ICD-10 Diagnosis Code X83.8XXA

Intentional self-harm by other specified means, init encntr

Diagnosis Code X83.8XXA

ICD-10: X83.8XXA
Short Description: Intentional self-harm by other specified means, init encntr
Long Description: Intentional self-harm by other specified means, initial encounter
This is the 2019 version of the ICD-10-CM diagnosis code X83.8XXA

Valid for Submission
The code X83.8XXA is valid for submission for HIPAA-covered transactions.

Code Classification
  • External causes of morbidity and mortality (V01–Y98)
    • Intentional self-harm (X71-X83)
      • Intentional self-harm by other specified means (X83)

Information for Medical Professionals

Convert to ICD-9
  • E958.7 - Injury-caustic substance (Approximate Flag)
  • E958.8 - Injury-NEC (Approximate Flag)

Present on Admission (POA)
The code X83.8XXA is exempt from POA reporting.

  • Assisted suicide
  • Attempt suicide - domestic gas
  • Attempted suicide - hanging
  • Attempted suicide - suffocation
  • Biting own arm
  • Biting own fingers
  • Biting own hand
  • Biting own toes
  • Biting own tongue
  • Biting self
  • Breaking own bones
  • Compulsive scratching behavior
  • Compulsive self-biting behavior
  • Damaging own wounds
  • Death by asphyxiation
  • Drowning self
  • Eating own flesh
  • Found hanging self
  • Gouging own body parts
  • Gouging own eyes
  • Gouging own flesh
  • Gouging own rectum
  • Gouging own vagina
  • Hanging self
  • Head-hitting
  • Hitting self
  • Inserting foreign bodies into own orifices
  • Inserting objects into wound
  • Intentionally harming self
  • Nipping self
  • Non suicidal self inflicted injury
  • Patient suicide, or attempted suicide resulting in serious disability, while being cared for in a healthcare facility
  • Picking own skin
  • Pinching self
  • Poking fingers into wound
  • Pulling out sutures
  • Pulling own teeth out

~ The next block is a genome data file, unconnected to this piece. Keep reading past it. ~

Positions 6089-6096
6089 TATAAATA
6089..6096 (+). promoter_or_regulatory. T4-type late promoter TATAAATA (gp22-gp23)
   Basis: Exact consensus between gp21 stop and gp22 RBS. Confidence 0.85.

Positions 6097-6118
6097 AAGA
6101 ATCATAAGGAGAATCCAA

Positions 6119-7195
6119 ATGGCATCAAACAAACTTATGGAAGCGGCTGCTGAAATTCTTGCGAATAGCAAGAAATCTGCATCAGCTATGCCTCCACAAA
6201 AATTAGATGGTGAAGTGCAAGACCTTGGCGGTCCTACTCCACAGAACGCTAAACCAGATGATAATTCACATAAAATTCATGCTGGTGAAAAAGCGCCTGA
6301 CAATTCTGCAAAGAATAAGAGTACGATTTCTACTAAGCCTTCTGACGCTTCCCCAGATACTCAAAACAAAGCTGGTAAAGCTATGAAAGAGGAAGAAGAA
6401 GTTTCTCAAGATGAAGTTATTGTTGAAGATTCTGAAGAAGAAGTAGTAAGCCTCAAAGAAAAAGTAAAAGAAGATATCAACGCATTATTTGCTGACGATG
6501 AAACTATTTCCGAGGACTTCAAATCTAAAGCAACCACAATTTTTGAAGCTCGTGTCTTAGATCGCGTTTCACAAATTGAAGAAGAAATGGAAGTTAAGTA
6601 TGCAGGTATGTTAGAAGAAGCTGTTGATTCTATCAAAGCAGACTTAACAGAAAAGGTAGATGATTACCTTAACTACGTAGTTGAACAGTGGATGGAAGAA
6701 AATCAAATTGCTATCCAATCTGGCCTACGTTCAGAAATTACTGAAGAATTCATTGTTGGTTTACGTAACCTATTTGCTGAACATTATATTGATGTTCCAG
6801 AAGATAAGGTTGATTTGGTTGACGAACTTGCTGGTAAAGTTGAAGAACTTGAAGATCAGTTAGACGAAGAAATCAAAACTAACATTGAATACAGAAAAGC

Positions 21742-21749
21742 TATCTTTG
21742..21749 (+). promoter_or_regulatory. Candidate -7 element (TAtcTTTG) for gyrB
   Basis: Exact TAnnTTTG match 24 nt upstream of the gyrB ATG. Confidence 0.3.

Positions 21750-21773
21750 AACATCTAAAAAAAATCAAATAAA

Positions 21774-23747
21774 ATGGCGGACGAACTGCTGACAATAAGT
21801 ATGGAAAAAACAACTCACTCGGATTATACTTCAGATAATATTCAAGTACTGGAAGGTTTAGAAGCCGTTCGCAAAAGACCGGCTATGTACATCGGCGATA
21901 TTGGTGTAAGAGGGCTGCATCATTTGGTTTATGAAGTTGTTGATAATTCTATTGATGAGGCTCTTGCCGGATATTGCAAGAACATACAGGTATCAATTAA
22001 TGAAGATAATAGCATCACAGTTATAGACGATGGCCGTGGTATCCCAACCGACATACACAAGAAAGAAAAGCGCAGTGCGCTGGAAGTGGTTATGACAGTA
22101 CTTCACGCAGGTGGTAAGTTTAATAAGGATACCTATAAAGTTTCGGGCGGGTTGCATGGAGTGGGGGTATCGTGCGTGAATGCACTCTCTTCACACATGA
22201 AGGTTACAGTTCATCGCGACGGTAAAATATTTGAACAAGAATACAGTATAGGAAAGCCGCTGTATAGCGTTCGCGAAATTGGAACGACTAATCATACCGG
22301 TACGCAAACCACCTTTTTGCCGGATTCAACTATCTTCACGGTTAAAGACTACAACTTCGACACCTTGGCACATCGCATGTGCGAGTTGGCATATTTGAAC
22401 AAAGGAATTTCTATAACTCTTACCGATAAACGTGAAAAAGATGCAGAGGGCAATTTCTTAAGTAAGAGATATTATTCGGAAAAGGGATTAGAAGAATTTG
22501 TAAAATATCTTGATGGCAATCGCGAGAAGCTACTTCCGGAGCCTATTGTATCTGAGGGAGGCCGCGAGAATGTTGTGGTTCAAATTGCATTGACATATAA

• Punching self
  • Removing own nails
  • Reopening scars
  • Rubbing own skin
  • Scratches self
  • Self inflicted injury
  • Self inflicted injury of lip
  • Self-inflicted skin lesions
  • Self-inflicted trauma involving penis
  • Serious reportable event associated with patient protection
  • Slapping self
  • Suicide - car exhaust
  • Suicide - hanging
  • Suicide - suffocation
  • Suicide by multiple means
  • Suicide by self-administered drug
  • Suicide while incarcerated
  • Swallowing objects
  • Swallowing substances
  • Throwing self onto floor

Information for Patients


Self-harm refers to a person's harming their own body on purpose. About 1 in 100 people hurts himself or herself in this way. More females hurt themselves than males. A person who self-harms usually does not mean to kill himself or herself. But they are at higher risk of attempting suicide if they do not get help.

Self-harm tends to begin in teen or early adult years. Some people may engage in self-harm a few times and then stop. Others engage in it more often and have trouble stopping.

Examples of self-harm include

  • Cutting yourself (such as using a razor blade, knife, or other sharp object to cut the skin)
  • Punching yourself or punching things (like a wall)
  • Burning yourself with cigarettes, matches, or candles
  • Pulling out your hair
  • Poking objects through body openings
  • Breaking your bones or bruising yourself

Many people cut themselves because it gives them a sense of relief. Some people use cutting as a means to cope with a problem. Some teens say that when they hurt themselves, they are trying to stop feeling lonely, angry, or hopeless.

It is possible to overcome the urge to hurt yourself. There are other ways to find relief and cope with your emotions. Counseling may help.

Dept. of Health and Human Services, Office on Women's Health

  • Trichotillomania (Medical Encyclopedia)

[Read More]

ICD-10 Footnotes

General Equivalence Map Definitions
The ICD-10 and ICD-9 GEMs are used to facilitate linking between the diagnosis codes in ICD-9-CM and the new ICD-10-CM code set. The GEMs are the raw material from which providers, health information vendors and payers can derive specific applied mappings to meet their needs.

  • Approximate Flag - The approximate flag is on, indicating that the relationship between the code in the source system and the code in the target system is an approximate equivalent.
  • No Map Flag - The no map flag indicates that a code in the source system is not linked to any code in the target system.
  • Combination Flag - The combination flag indicates that more than one code in the target system is required to satisfy the full equivalent meaning of a code in the source system.

Present on Admission
The Present on Admission (POA) indicator is used for diagnosis codes included in claims involving inpatient admissions to general acute care hospitals. POA indicators must be reported to CMS on each claim to facilitate the grouping of diagnoses codes into the proper Diagnostic Related Groups (DRG). CMS publishes a listing of specific diagnosis codes that are exempt from the POA reporting requirement.

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